Technical guide for debris management - The Haitian experience 2010 - 2012

Report
from UN Development Programme
Published on 05 Sep 2013 View Original

INTRODUCTION

On January 12, 2010, an earthquake measuring 7.0 on the Richter scale struck Haiti and devastated the capital Port-au-Prince, and its peripheral municipalities (Delmas, Cité Soleil, Croix des Bouquets, Pétionville, Tabarre, Carrefour), the Ouest department and the cities of Léogâne, Grand Goâve, Petit Goâve, Ganthier, Gressier, as well as the Sud-Est department and, in particular, the city of Jacmel. The earthquake killed more than 220,000 people and displaced more than 1.5 million people.

The building damage assessment, conducted between March 2010 and February 2011 by the Government of Haiti and the United Nations system, showed that more than 400,000 buildings were damaged or destroyed, of which approximately 218,000 could be occupied without repairs (green category), 105,000 were damaged but could be repaired (yellow category), and 80,000 were severely damaged and remained uninhabitable (red category).

The destruction of buildings and infrastructure generated a huge amount of debris, estimated at 10 million cubic meters, blocking streets and land in affected areas. In the absence of a national debris management strategy, debris could, thus, be cleared and disposed of in an uncontrolled manner, hindering relief, recovery and reconstruction activities.

Following the earthquake, the UN Integrated Strategic Framework (ISF) replaced the United Nations Development Assistance Framework, and defined strategic priorities for intervention in the country. The framework was adopted by all United Nations agencies and the United Nations Mission for Stabilization in Haiti (MINUSTAH), to contribute to the Action Plan for National Recovery and Development of Haiti (PARDN) developed by the Haitian Government, in consultation with all sectors of the country.

The priorities of the Action Plan aimed to address the immediate emergency, resume economic, governmental and social activities, reduce the country’s vulnerability to natural disasters and re-launch Haiti on the path of development. Clearing the debris, demolishing potentially hazardous buildings and repairing damaged houses became the main means of encouraging the return and resettlement of displaced people to their areas of origin, the resumption of the productive cycle, the reconstruction of everyday life and the psychosocial recovery of affected populations. As such, debris management was one of the first steps towards rebuilding the country.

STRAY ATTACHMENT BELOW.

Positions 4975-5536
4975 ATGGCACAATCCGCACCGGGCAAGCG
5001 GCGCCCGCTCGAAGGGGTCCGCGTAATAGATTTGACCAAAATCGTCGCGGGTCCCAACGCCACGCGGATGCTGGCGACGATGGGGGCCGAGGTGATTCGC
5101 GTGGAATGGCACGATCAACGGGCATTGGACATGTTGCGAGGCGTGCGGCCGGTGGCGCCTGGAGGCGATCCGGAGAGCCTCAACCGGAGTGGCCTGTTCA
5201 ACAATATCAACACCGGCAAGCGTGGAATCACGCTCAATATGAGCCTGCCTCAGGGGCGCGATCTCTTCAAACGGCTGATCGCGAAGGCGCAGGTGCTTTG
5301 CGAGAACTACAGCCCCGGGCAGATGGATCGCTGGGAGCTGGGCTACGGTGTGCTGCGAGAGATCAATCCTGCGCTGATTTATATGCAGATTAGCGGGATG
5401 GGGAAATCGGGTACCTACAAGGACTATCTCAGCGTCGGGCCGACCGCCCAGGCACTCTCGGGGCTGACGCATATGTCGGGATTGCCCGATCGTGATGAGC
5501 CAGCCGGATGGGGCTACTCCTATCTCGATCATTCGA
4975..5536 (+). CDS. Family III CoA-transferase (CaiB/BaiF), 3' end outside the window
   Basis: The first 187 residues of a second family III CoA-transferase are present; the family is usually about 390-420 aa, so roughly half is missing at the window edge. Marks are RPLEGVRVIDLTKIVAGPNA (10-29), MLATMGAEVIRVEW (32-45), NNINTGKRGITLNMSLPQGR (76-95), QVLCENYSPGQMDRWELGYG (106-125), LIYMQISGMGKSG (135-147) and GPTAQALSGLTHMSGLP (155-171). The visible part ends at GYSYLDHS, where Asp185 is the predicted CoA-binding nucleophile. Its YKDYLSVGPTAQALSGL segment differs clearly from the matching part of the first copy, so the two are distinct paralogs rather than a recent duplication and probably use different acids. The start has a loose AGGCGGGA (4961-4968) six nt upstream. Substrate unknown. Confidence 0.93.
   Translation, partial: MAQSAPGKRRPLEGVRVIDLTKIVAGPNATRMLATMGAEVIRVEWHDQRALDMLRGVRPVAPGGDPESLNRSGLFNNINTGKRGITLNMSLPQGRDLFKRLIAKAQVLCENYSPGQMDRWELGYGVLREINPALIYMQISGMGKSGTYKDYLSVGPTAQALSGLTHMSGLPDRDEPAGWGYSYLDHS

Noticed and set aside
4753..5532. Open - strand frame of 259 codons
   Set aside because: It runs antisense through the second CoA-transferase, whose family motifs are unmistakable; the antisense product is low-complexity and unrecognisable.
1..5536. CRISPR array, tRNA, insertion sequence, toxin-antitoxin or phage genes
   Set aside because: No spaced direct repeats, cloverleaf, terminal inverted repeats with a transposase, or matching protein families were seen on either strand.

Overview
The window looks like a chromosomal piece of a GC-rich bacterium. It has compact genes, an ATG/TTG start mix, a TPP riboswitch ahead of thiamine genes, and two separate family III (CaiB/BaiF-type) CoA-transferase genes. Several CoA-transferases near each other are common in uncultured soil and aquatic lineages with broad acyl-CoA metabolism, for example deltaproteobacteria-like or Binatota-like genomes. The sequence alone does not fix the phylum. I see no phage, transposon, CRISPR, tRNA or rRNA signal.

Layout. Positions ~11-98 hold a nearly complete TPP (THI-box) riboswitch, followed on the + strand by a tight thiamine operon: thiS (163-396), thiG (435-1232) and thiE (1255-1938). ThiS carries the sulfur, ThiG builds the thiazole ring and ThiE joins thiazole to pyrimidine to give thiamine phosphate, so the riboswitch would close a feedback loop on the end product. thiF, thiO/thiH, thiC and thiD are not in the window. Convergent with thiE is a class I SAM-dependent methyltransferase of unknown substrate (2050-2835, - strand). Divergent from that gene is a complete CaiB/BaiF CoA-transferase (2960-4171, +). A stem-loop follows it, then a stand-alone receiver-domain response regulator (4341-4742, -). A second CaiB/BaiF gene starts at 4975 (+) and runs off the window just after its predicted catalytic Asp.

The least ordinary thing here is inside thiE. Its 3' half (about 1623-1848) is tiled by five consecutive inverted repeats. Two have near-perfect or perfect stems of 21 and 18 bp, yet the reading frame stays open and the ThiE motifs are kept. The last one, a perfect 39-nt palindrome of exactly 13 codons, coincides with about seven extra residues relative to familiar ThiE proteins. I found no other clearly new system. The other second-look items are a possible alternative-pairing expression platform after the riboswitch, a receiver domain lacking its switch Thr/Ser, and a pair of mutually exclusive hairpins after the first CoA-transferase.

With this overarching objective, in February 2010, the United Nations Development Programme (UNDP) launched a joint labor-intensive Cash for Work programme (LI/CFW) in partnership with the World Food Programme (WFP) and the Government of Haiti, to initiate early interventions for debris and waste removal, clearing of roads and public squares, and dredging of drainage channels.

In response to the priorities identified by the Government of Haiti through the Interim Haiti Recovery Commission, UNDP decided to launch the implementation of a sustainable development and recovery-based debris management programme through the implementation of three specific projects, the first project in Léogâne, the epicentre of the earthquake, and two in Port-au-Prince (Debris I and Debris II).
These projects were intended to contribute to the rehabilitation of the most affected urban areas through the implementation of a debris management strategy, including planning, demolition, removal, transportation, reuse and recycling and rehabilitation of public spaces through recycled debris.

The Debris Projects (Debris I and Debris II) in Port-au-Prince benefitted from the strategic integration of the United Nations system, with the involvement of several agencies that played specific roles: the United Nations Human Settlements Programme (UN-Habitat) responsible for social mobilization, community participation and the preparation of neighborhood restructuring plans; the International Labor Organization (ILO) responsible for job creation through the reuse of recyclable debris and the reactivation of the local economy through the creation and support for small and micro-enterprises; and UNDP responsible for demolition, debris removal, neighborhood rehabilitation and the general coordination of the intervention, including a participatory approach and in partnership with UNOPS, central and local governments, local and international NGOs, the private sector, and more importantly, the Haitian population.

Debris management thus become a strategic point of entry into damaged areas through programmes that stimulate the local economy and job creation, becoming the basis for sustainable development.

The chaotic situation from the outset and the limited literature on assistance programmes in urban contexts, such as debris management, made the implementation of this programme a challenging but also exciting experience for UNDP.

This experience has allowed to draw meaningful lessons and propose practical recommendations for the implementation of new debris management programmes, for both UNDP and humanitarian actors at large.

Based on the experience gained by UNDP in Haiti, this guide aims to share the key design, programmatic and operational considerations for the implementation of debris management programmes, from a hands-on learning perspective, based on the successes and challenges of the experience, with a particular focus on the actions under its responsibility.

Sophie de Caen

UNDP Senior Country Director